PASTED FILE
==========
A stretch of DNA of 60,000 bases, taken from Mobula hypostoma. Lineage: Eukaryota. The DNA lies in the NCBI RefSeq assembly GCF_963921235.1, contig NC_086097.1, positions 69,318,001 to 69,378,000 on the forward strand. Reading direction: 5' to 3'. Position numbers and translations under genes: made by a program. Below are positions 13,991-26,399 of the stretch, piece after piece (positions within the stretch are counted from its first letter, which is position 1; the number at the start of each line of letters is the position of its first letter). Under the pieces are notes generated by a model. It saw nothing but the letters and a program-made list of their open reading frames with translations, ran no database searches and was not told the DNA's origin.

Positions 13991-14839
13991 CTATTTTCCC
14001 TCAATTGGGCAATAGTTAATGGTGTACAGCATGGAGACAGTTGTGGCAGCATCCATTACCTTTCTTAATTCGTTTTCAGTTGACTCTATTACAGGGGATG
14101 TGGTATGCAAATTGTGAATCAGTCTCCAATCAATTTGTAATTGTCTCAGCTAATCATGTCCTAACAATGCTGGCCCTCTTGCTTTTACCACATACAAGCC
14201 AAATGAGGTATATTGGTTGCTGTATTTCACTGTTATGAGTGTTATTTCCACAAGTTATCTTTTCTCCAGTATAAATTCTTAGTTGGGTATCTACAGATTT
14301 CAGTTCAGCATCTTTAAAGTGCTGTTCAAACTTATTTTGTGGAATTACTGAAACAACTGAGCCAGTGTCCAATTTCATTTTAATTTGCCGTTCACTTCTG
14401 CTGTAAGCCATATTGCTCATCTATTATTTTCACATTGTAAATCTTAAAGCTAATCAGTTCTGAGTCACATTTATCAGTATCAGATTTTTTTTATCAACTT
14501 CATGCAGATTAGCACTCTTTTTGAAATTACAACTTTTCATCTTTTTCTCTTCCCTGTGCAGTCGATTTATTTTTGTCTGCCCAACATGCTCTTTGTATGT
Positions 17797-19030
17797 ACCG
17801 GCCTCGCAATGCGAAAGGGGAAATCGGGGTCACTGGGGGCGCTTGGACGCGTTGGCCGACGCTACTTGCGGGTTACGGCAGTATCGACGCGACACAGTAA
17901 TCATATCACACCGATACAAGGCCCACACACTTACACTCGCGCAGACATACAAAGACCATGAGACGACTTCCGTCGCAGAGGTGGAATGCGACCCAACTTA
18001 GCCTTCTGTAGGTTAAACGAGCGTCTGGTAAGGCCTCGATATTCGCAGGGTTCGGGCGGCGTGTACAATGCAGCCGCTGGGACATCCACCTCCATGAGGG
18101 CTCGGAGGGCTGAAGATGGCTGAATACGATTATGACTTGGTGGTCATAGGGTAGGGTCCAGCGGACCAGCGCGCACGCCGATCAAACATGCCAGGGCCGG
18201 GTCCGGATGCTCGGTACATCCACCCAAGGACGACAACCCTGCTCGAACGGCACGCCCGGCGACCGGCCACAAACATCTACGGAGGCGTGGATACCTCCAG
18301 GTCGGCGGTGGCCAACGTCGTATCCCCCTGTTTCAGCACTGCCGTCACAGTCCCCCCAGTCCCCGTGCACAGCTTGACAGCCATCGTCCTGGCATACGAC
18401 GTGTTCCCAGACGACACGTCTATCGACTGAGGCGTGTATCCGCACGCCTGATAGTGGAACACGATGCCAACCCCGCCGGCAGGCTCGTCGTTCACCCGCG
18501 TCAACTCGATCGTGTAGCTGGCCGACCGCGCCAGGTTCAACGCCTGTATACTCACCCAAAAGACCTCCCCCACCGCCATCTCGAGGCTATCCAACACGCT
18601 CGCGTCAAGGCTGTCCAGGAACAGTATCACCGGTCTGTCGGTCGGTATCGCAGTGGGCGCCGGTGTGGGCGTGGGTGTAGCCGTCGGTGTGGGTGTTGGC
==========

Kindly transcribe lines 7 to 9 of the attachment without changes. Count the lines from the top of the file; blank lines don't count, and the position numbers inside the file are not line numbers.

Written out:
14301 CAGTTCAGCATCTTTAAAGTGCTGTTCAAACTTATTTTGTGGAATTACTGAAACAACTGAGCCAGTGTCCAATTTCATTTTAATTTGCCGTTCACTTCTG
14401 CTGTAAGCCATATTGCTCATCTATTATTTTCACATTGTAAATCTTAAAGCTAATCAGTTCTGAGTCACATTTATCAGTATCAGATTTTTTTTATCAACTT
14501 CATGCAGATTAGCACTCTTTTTGAAATTACAACTTTTCATCTTTTTCTCTTCCCTGTGCAGTCGATTTATTTTTGTCTGCCCAACATGCTCTTTGTATGT